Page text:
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A Waste of Good Billboards

In Samuel Johnson’s famous poem on London, he described some of its dangers:

Here falling houses thunder on your head
And here a female atheist talks you dead.

In southern California, houses may fall on your head, but the female atheists are doing less talking than looming; apparently a particularly attractive one is going to be looming over the landscape from billboards.

A group of Orange County atheists are ramping up their campaign to decorate the Southern California landscape with massive anti-religious billboards featuring an attractive female atheist. From the Christian Post:

Why Khazaal? She is better looking than most of the local atheists, Backyard Skeptics director Bruce Gleason told the newspaper. “She’s smart, she’s attractive, and she doesn’t believe in God. She’s my kind of lady.”

Two more billboards will go up in September, one on Chapman Ave., east of the 55 freeway, and another along the 22 freeway near Valley View Street, Gleason was quoted as saying. “They will be controversial,” he warned.

I have no problem with anyone proselytizing for and against religion; arguing about whether God exists and whether and how to worship are among humanity’s oldest and most fascinating pastimes and these are questions with which every human being must engage.

But I wonder what the point of it all really is.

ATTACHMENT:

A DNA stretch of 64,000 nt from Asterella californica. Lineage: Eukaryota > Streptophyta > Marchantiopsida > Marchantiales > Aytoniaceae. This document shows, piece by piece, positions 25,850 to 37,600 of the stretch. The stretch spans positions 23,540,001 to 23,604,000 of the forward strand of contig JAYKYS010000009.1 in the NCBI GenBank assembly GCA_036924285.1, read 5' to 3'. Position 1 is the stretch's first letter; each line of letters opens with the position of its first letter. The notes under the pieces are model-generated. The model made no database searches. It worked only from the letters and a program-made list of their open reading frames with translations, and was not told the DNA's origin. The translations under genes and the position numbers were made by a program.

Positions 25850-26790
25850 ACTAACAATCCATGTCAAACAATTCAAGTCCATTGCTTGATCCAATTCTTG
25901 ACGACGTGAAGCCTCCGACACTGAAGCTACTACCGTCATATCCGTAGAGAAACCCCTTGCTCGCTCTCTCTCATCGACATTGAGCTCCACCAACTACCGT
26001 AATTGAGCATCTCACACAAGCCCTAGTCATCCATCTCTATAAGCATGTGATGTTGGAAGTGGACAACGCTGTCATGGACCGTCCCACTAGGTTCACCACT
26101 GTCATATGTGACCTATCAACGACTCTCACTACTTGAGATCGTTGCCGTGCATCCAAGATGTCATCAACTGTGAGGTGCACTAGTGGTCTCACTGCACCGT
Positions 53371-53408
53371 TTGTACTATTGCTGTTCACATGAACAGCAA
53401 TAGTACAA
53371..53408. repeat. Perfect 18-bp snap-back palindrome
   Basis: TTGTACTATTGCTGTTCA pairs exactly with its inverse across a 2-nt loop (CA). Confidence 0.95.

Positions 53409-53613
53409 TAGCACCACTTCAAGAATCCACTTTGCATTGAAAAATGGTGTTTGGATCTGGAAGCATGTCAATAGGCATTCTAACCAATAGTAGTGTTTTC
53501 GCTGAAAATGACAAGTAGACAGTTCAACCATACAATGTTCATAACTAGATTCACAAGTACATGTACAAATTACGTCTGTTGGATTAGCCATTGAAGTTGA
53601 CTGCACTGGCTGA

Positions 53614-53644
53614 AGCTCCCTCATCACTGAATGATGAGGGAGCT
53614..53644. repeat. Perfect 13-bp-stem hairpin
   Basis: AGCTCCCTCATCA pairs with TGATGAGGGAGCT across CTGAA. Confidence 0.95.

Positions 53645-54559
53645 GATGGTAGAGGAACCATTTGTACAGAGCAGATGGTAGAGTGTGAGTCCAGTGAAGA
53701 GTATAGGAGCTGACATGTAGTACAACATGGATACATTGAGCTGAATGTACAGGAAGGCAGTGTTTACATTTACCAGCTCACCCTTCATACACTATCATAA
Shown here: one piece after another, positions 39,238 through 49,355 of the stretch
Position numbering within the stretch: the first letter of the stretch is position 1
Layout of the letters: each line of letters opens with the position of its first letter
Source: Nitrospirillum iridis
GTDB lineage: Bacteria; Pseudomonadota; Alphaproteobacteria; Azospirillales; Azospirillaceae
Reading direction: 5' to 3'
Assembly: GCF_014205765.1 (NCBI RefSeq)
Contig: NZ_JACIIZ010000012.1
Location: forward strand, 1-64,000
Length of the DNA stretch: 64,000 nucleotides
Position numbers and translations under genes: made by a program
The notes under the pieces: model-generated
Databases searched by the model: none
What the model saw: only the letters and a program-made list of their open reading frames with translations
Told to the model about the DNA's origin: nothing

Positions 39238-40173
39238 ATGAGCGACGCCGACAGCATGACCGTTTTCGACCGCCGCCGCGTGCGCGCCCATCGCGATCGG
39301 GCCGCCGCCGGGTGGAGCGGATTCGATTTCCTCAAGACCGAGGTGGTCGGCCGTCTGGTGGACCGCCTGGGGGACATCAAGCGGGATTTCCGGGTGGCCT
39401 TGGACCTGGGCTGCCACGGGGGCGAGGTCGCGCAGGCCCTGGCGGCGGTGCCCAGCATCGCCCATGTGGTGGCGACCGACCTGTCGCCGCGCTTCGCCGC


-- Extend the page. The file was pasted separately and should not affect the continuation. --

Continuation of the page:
The south of my childhood was decorated with “Jesus Saves” billboards; I’ve never heard of anyone who converted to Christianity because they saw a sign on the highway.  I would be equally surprised to hear of someone driving to church who saw an anti-God billboard and decided to just drive to the casino instead.

My advice to anyone thinking of spending money on highway billboards advertising faith or its opposite: don’t.  It cheapens and demeans your beliefs, whatever they are, to sell them as consumer products.  The serious atheist and the serious believer agree that the core convictions of human beings about the meaning of life and our place in the world deserve to be treated with dignity and respect. That does not mean reducing serious ideas to advertising slogans.

But it’s a free country, and if you really want to spend a lot of money to tell the world that you have a cheap and superficial approach to life’s deepest questions, atheist or believer, don’t let me stop you.

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  • Pete Dellas

    If they want to use glamour to promote atheism, let them. Doesn’t that simply demonstrate the weakness of their case?

  • Hadlowe

    I view the billboard phenomenon as similar behavior to the cars festooned with political or religious bumper stickers. It serves one half as an outward profession of faith, or, in this case, lack thereof. The other half is argumentative and is meant to provoke those on the other side of the political/religious divide.

    Speaking of evangelical billboards, I used to drive past a billboard every day that said “‘We need to talk’ –God.” Every day I thought, “Why is God trying to break up with me?”

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